AFI Movie Club: CITY LIGHTS – American Film Institute

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AFI Movie Club: CITY LIGHTS

CITY LIGHTS ranks #1 on the American Film Institute’s 10 Top 10 list of the art form’s greatest romantic comedies, and has appeared six times on AFI’s lists of the greatest American films – including #11 on AFI’s 100 Years…100 Movies – 10th Anniversary Edition. AFI also named the film’s star and director Charlie Chaplin #10 among cinema’s greatest screen legends of all time! 

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CITY LIGHTS – Reelgood

In this exclusive clip from the AFI Archive, Buck Henry talks about CITY LIGHTS:

 

 Movie Trivia About A SINGLE MAN

DID YOU KNOW? 

The film was the hardest production of Charlie Chaplin’s career. It took two years to complete, and Chaplin spent $1.5 million of his own money – the equivalent of nearly $25 million today! 

DID YOU KNOW? 

Charlie Chaplin was not in favor of the burgeoning sound technology in film, and he believed it limited actors’ gestural expressions and comedic impact. CITY LIGHTS began as a completely silent production in 1928, but sound was so popular by its conclusion in 1931 that Chaplin was forced to add a musical soundtrack. 

DID YOU KNOW? 

CITY LIGHTS marked the first time Charlie Chaplin included sound sequences, but it took another decade for him to make his first “talkie” with dialogue in 1941. It was titled THE GREAT DICTATOR. 

DID YOU KNOW? 

Virginia Cherrill was an unknown actress when she was cast as “A Blind Girl” in CITY LIGHTS, but she starred in three other 1931 releases. Four years later, Cherrill became Cary Grant’s first of five wives, but their marriage only lasted seven months.  

DID YOU KNOW? 

Charlie Chaplin was a founding member of United Artists with Douglas Fairbanks, Mary Pickford and D. W. Griffith. The studio was formed to give artists more control over their films. However, Chaplin was dissatisfied with UA’s handling of CITY LIGHTS and distributed the picture himself. 

DID YOU KNOW? 

The premiere of CITY LIGHTS at the Los Angeles Theater marked the first time a movie debuted in downtown LA instead of in Hollywood. Charlie Chaplin attended the gala with Albert Einstein! 

DID YOU KNOW? 

CITY LIGHTS grossed $400,000 in its first 12-week run at one theater in New York City, making it one of the top moneymaking films of 1931.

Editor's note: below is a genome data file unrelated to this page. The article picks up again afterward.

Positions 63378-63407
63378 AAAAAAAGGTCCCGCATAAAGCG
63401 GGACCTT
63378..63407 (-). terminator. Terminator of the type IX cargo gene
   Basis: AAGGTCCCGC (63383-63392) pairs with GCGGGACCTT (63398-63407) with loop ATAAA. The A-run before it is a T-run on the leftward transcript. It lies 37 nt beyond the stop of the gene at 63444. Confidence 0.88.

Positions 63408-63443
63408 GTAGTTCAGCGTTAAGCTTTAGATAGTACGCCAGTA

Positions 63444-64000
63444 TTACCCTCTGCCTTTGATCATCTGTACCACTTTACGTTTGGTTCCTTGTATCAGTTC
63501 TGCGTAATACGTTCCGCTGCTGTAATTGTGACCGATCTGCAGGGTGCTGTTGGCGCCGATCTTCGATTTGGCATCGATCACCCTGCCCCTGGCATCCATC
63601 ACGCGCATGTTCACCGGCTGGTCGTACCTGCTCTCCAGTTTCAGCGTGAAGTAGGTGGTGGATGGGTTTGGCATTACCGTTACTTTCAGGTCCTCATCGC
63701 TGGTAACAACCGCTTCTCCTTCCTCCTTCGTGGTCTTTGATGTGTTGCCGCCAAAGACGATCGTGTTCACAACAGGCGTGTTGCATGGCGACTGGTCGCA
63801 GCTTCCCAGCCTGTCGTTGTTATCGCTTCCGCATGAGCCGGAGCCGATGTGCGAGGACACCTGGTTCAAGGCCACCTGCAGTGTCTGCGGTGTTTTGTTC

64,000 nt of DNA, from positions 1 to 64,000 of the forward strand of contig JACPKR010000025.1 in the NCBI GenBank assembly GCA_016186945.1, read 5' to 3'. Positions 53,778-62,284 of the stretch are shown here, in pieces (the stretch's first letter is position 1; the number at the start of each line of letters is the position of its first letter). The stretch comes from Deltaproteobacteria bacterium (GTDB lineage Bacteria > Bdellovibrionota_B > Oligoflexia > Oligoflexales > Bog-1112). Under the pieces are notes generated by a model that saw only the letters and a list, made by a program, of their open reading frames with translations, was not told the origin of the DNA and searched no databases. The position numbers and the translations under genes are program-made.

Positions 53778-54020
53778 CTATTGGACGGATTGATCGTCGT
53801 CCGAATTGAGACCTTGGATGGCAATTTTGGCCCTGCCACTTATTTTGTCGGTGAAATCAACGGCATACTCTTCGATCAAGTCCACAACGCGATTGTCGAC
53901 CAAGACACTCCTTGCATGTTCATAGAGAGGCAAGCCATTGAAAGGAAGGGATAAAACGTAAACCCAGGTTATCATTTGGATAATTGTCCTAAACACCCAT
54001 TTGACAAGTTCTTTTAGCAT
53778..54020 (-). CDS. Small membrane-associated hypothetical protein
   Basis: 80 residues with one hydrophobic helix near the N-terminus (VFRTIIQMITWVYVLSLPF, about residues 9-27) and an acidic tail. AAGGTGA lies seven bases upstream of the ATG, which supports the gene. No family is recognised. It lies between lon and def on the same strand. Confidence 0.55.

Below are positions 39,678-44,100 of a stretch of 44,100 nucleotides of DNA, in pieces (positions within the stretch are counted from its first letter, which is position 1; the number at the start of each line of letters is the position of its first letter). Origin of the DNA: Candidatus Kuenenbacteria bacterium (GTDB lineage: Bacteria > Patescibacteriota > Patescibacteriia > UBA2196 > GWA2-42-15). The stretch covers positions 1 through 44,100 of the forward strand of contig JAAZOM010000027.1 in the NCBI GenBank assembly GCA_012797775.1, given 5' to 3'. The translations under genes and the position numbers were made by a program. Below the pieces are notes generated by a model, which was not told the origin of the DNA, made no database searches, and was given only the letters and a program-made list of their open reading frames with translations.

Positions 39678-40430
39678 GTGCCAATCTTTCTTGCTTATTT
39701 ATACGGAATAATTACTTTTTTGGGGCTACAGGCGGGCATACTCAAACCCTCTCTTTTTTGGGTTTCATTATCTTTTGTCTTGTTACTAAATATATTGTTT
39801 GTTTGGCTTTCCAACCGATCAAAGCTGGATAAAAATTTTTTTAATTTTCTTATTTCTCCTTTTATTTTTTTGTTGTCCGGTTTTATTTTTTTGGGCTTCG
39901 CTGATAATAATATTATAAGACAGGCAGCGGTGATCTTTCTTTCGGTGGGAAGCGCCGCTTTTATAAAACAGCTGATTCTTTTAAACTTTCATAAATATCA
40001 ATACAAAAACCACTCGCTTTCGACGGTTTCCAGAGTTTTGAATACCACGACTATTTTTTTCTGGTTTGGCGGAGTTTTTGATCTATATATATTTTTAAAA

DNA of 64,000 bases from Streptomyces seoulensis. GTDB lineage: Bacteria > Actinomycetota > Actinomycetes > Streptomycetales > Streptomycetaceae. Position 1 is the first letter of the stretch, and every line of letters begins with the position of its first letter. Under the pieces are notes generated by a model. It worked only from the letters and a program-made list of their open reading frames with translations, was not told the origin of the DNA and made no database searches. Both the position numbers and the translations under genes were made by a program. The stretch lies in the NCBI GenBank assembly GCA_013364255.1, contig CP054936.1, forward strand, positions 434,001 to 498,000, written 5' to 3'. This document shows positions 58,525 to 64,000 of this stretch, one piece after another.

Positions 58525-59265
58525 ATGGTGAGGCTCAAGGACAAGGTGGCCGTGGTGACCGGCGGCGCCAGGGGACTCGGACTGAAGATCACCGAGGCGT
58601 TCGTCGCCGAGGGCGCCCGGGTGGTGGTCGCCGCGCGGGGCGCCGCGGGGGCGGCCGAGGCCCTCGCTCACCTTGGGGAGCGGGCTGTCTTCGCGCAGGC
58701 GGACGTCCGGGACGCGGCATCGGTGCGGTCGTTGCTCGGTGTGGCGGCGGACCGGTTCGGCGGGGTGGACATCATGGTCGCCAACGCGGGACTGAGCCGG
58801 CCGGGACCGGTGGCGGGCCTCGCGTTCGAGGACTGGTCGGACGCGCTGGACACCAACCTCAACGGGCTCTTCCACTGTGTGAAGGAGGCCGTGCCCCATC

Learn more at the AFI Catalog.

 

The movie doesn’t end at the credits: Family-friendly Discussion Questions Join the conversation on Twitter and Instagram now using #AFIMovieClub. Or post your responses in the comment section below.

-Charlie Chaplin was not in favor of sound technology, believing that it limited an actor’s gestural communication, but he was forced to adapt the film to sound because it was more popular with audiences at the time of the film’s release in 1931. However, Chaplin makes fun of sound technology in CITY LIGHTS. Can you describe some of these gags? 

-Charlie Chaplin’s delightful yet hapless personality “The Tramp” embodied many paradoxes of daily life during World War I and The Great Depression, but it remains one of the most popular and recognizable comedic characters to this day. Does the “The Tramp” make you laugh? What parts of “The Tramp’s” story in CITY LIGHTS were familiar to you? 

-In the century since “The Tramp” first graced screens, where have you seen its influences on other iconic characters and films? 

-Charlie Chaplin refused to continue “The Tramp” in sound films and retired the character in 1936 at the end of MODERN TIMES, which is often referred to as the last silent film (despite its sound sequences). Do you think “The Tramp” would be as entertaining if you could hear him speak? 

-The final scene of CITY LIGHTS has been hailed as one of the greatest moments in cinematic history. How did you feel while watching this tender moment, and what visual or narrative cues resonated with you? Why do you think the moment is so celebrated? 

-How would you rate CITY LIGHTS? 

New to AFI Movie Club? Want to learn more?

AFI has created a global, virtual gathering of those who love the movies. Each day’s film is accompanied by fun facts, family-friendly discussion points and material from the AFI Archive to enrich your viewing experience.

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